cc0

Nothing To Hide: An anti-stealth game in which you are your own watchdog

open source game

Nothing To Hide is an "anti-stealth game," in which you must carry cameras and spy gear to live in a world of self-surveillance and self-censorship. A world where you're made to be your own watchdog. Released for The Day We Fight Back, the game is now seeking crowdfunding to complete the open source game—10% of what's raised will first go to the Electronic Frontier Foundation (EFF), Demand Progress, and the Freedom of the Press Foundation. » Read more

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Creative Commons enables the return of the game Glitch

open source game art and code

If you never had a chance to play the delightful Flash-based MMO game Glitch—soon to be rescued from the pit of dead games thanks to Creative Commons assets—I'll let its new tenders explain: » Read more

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Download Nick Liow's Open Game Art Bundle

game on teamwork

Indie videogame designer Nick Liow launched the Open Game Art Bundle in June this year. It was a simple idea: independent videogame designers contribute game assets—animations, soundtracks, character designs—and customers can pay any price they want to access them.

Nick describes it as a sort of cross between Kickstarter and Humble Bundle, and like Humble Indie Bundle, the income is split between the developers themselves and charities (including Creative Commons). But there was one big twist: if the bundle reached its goal of $10,000 by July 15, all assets would become public domain under the CC0 public domain declaration.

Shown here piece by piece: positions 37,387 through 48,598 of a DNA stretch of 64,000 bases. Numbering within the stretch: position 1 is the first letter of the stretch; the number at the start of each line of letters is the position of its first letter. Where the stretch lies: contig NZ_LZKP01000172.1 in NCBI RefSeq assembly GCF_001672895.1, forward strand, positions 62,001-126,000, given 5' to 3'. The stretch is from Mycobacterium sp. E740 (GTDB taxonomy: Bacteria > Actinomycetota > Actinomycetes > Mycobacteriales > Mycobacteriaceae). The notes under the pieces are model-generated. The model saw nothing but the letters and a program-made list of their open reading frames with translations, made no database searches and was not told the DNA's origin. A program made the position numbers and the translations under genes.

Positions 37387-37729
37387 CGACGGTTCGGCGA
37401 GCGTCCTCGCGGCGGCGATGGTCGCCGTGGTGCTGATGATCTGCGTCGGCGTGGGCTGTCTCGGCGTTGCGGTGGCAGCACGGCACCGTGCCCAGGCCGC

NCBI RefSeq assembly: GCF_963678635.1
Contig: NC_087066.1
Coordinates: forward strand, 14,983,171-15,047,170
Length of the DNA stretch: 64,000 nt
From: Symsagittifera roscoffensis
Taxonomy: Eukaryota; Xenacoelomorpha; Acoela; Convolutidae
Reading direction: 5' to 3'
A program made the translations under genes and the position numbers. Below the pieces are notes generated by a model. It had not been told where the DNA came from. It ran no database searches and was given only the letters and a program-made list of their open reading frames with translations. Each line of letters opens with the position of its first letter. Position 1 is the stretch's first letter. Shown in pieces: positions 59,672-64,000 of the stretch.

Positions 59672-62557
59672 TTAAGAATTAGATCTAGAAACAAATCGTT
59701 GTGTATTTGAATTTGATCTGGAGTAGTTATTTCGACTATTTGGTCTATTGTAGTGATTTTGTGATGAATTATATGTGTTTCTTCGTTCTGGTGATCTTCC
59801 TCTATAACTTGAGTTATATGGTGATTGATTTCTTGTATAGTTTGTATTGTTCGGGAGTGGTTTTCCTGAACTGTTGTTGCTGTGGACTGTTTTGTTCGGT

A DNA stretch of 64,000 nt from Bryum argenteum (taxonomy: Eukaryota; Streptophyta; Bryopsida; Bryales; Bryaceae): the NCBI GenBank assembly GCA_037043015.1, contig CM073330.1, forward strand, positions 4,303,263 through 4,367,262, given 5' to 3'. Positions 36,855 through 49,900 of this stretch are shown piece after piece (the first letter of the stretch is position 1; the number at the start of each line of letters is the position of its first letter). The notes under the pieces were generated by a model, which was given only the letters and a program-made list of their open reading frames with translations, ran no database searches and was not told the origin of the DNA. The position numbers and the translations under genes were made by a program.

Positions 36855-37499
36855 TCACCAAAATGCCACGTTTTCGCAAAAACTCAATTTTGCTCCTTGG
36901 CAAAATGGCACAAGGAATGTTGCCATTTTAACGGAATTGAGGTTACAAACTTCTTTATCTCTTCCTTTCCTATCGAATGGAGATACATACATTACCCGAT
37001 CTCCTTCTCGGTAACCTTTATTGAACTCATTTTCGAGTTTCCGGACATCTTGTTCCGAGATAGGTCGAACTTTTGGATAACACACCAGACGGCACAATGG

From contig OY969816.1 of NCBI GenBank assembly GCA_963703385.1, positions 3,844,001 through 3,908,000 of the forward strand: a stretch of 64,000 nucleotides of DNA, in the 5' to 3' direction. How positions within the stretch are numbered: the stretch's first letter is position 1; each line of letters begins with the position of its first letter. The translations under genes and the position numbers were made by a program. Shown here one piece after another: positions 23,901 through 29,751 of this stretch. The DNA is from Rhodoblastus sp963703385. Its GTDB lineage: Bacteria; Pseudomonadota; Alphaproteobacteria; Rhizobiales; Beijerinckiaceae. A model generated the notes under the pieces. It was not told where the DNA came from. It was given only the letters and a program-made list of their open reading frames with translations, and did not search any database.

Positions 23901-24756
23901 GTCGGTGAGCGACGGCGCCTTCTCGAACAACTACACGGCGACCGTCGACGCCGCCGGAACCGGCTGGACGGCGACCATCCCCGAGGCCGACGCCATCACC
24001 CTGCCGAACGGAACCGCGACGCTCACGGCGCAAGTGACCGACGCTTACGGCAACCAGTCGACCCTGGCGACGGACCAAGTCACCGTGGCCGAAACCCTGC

Well, it did—raising $12,088 from 744 backers. That means you can now download all the packages in this bundle.

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Creative Commons plaintext licenses and using CC0 for software

Creative Commons posted two pieces to their blog today regarding their licenses, and in particular, CC0, the Creative Commons public domain notice.

Plaintext versions of Creative Commons licenses

The Creative Commons licenses are now available in plaintext form: » Read more

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Public Domain Mark: A Creative Commons effort to tag the public domain

Earlier this month, Creative Commons asked for comment on the new Public Domain Mark (PDM), "a tool that would make it easy for people to tag and find content already in the public domain."

The tag is meant to work alongside the CC0 public domain waiver. It's not meant as a license or legal instrument--merely as a label to help people find public domain works.
» Read more

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